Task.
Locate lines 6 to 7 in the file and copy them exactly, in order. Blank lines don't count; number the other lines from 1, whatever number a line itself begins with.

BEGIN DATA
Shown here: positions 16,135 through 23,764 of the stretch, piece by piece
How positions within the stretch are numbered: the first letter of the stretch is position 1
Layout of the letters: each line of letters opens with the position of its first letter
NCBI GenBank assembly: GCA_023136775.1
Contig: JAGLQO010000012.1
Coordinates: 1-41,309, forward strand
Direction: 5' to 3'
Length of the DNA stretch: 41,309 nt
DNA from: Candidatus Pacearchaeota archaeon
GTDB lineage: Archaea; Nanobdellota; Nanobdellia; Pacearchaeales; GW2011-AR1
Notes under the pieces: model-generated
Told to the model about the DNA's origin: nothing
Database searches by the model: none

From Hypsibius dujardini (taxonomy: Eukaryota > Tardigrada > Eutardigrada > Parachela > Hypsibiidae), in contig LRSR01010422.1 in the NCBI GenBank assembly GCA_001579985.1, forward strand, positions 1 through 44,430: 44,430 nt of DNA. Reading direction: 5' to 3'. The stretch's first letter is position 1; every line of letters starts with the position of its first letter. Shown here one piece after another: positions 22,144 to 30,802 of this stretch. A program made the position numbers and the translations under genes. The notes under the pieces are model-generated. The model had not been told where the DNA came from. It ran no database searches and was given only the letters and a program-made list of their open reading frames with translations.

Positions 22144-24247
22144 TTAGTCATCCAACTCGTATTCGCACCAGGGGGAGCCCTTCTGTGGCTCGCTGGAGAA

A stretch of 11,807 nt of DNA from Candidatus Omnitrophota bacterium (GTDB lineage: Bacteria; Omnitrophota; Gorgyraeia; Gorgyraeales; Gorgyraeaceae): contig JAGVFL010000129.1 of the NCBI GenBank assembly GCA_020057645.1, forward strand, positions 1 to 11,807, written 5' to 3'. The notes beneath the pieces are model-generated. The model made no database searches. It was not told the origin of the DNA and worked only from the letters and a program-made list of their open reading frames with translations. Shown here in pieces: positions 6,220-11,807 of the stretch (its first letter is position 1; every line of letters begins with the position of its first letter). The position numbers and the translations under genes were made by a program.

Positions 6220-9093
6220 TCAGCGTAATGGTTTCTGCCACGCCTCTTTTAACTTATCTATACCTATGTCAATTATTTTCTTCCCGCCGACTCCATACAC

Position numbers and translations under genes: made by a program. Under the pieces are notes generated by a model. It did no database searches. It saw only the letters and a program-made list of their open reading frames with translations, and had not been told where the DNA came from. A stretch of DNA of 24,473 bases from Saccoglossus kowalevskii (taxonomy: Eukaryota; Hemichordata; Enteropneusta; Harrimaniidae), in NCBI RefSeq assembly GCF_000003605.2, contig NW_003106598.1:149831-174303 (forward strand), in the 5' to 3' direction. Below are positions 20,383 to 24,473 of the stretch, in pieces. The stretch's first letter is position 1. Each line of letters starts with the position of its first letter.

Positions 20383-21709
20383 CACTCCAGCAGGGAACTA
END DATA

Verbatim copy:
Coordinates: 1-41,309, forward strand
Direction: 5' to 3'